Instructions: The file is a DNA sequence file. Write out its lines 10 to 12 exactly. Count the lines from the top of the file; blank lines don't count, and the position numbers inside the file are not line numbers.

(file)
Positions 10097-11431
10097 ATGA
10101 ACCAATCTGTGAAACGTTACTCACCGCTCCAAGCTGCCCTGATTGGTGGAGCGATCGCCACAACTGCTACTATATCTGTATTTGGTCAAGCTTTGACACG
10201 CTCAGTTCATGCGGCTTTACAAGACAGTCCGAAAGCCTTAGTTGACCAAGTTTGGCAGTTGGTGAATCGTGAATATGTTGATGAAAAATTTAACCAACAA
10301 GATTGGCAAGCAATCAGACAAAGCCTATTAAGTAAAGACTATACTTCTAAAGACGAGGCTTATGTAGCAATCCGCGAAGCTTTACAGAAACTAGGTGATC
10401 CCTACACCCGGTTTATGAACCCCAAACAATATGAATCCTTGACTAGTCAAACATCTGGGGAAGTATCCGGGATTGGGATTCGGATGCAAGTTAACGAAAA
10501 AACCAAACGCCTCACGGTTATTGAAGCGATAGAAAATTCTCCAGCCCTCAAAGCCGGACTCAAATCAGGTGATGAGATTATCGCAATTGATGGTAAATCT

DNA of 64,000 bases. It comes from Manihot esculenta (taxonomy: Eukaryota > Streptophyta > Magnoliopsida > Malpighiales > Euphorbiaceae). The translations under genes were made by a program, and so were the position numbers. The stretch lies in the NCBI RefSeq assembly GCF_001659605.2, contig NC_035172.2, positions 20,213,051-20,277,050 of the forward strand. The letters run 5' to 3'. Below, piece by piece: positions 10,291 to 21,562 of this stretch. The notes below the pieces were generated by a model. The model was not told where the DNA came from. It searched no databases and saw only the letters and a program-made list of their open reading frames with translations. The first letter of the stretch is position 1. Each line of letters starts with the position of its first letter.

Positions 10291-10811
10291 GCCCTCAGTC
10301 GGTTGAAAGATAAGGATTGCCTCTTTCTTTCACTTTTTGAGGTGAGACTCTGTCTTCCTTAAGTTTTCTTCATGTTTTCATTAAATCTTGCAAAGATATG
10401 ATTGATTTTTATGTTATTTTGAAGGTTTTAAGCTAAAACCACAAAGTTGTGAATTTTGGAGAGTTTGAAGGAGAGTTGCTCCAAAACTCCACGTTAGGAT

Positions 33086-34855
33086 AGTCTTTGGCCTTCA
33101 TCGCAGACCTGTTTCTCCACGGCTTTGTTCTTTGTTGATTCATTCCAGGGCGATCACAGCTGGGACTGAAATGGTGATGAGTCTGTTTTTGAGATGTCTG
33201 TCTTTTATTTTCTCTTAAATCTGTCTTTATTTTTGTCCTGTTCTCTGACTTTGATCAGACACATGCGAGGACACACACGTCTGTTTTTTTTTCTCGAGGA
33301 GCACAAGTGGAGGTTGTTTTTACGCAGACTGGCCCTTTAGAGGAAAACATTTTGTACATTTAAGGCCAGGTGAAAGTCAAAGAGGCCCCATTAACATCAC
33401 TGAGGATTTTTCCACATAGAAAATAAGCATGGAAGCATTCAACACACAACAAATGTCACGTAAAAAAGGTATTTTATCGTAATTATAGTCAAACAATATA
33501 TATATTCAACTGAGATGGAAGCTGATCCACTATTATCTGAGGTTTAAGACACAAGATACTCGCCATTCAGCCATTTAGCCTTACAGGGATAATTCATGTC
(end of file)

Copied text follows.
10291 GCCCTCAGTC
10301 GGTTGAAAGATAAGGATTGCCTCTTTCTTTCACTTTTTGAGGTGAGACTCTGTCTTCCTTAAGTTTTCTTCATGTTTTCATTAAATCTTGCAAAGATATG
10401 ATTGATTTTTATGTTATTTTGAAGGTTTTAAGCTAAAACCACAAAGTTGTGAATTTTGGAGAGTTTGAAGGAGAGTTGCTCCAAAACTCCACGTTAGGAT